var saleTypeForDepartmentSale = _saleTypeDataService.GetSaleType(departmentSaleId);

        return new SaleType {Name = saleTypeForDepartmentSale.Name};
    }
}

Web

Web is where everything comes together as a normal MVC project. Controllers reference IRepository from core, the dependency injection ties in to the repository implementations in infrastructure and out pops a bouncing baby website.

This seems fairly straightforward to me - the concept of where the data is coming from is on the outer edge of the onion in infrastructure. The interfaces to the data reside beside the dataservices in the dataservices folder while the core repository and domain info exist in the core project.

I feel this also gives me a good way to approach implementations of UnitOfWork patterns like Entity Framework and NHibernate in the future as these libs can sit pretty in infrastructure, map out to the domain models, and everyone is happy.

As to my understanding of onion architecture, the 'dependencies' should be pushed out to the furthest layers. But then we have weird situations like in EF, where it generates a list of database-models which must then be mapped down to the domain, then those domain models must be mapped again to the viewmodel tier in the UI layer. It seemed wrong so I am looking for feedback on whether or not I am in line with the tenets of the architecture.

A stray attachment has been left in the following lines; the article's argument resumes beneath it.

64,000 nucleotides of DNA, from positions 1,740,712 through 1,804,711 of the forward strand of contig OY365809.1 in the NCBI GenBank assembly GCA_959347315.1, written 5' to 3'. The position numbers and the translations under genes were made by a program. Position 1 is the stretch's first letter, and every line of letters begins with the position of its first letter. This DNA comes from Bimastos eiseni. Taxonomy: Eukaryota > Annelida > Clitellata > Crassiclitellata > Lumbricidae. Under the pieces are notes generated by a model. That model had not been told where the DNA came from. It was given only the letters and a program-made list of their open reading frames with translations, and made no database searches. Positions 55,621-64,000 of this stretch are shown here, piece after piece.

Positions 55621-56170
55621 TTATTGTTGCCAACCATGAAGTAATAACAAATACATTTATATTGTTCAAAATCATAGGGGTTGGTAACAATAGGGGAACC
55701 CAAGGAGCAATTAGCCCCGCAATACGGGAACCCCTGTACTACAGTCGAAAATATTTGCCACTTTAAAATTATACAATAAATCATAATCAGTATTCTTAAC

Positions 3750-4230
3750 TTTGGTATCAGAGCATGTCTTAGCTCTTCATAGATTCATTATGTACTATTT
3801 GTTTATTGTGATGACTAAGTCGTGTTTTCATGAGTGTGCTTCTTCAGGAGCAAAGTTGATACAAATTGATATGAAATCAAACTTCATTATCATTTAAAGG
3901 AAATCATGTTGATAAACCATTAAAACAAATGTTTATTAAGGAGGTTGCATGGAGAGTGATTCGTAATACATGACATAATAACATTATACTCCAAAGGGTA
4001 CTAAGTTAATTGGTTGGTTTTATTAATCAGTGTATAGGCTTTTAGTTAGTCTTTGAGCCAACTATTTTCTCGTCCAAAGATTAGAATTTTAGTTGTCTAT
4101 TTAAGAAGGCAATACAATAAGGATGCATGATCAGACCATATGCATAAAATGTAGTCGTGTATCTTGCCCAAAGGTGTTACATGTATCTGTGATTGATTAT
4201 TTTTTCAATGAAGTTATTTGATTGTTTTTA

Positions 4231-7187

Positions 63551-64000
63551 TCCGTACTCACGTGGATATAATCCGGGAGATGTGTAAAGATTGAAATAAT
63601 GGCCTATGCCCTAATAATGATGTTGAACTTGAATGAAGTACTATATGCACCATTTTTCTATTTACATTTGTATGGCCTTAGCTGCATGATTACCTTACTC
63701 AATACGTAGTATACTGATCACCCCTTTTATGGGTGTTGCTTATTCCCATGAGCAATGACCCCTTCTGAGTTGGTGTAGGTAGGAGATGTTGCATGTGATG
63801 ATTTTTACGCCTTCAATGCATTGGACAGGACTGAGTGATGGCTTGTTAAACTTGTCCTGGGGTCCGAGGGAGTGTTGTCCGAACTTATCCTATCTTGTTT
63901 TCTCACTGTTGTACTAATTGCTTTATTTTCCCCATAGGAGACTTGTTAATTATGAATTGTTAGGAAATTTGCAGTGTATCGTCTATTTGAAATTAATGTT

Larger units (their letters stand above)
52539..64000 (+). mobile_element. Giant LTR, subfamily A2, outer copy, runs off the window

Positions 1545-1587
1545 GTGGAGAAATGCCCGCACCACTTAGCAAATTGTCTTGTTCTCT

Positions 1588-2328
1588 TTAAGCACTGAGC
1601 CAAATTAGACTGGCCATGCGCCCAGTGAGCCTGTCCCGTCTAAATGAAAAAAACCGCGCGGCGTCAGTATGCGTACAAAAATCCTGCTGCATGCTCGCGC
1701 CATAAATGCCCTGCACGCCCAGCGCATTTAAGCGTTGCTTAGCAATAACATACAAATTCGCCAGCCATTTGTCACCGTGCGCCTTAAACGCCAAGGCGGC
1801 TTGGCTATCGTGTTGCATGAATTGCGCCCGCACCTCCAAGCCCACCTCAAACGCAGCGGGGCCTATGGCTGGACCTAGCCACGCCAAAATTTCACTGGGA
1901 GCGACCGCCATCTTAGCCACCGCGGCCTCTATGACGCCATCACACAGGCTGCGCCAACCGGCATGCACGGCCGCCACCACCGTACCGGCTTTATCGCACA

The monolith project isn't working for me and my coworkers and now I'm investigating alternate architectures.

closed as too broad by Robert Harvey, durron597, GlenH7, Ixrec, user40980 Aug 27 '15 at 15:15

Please edit the question to limit it to a specific problem with enough detail to identify an adequate answer. Avoid asking multiple distinct questions at once. See the How to Ask page for help clarifying this question. If this question can be reworded to fit the rules in the help center, please edit the question.

  • 1
    You had me until your last paragraph. These kinds of questions are not answerable without more specifics about what you consider "correct." – Robert Harvey Aug 14 '15 at 18:07
  • Well, as to my understanding of onion architecture, the 'dependencies' should be pushed out to the furthest layers. But then we have weird situations like in EF, where it generates a list of database-models which must then be mapped down to the domain, then those domain models must be mapped again to the viewmodel tier in the UI layer. It seemed wrong so I was hoping for some feedback on whether or not I am in line with the tenets of the architecture. – C Bauer Aug 14 '15 at 18:15
  • The "right" approach is the one that best meets your software's functional and non-functional requirements. – Robert Harvey Aug 14 '15 at 18:47
  • The monolith project isn't working for me and my coworkers and now I'm investigating alternate architectures. If you would like to discuss the architecture by all means I would like your input, but I don't feel like this is very constructive. – C Bauer Aug 14 '15 at 19:12
  • It feels like you're trying to meet the expectations of the people who invented onion architecture, rather than trying to do the thing that best meets your needs. Some of those people may or may not be here. – Robert Harvey Aug 14 '15 at 19:15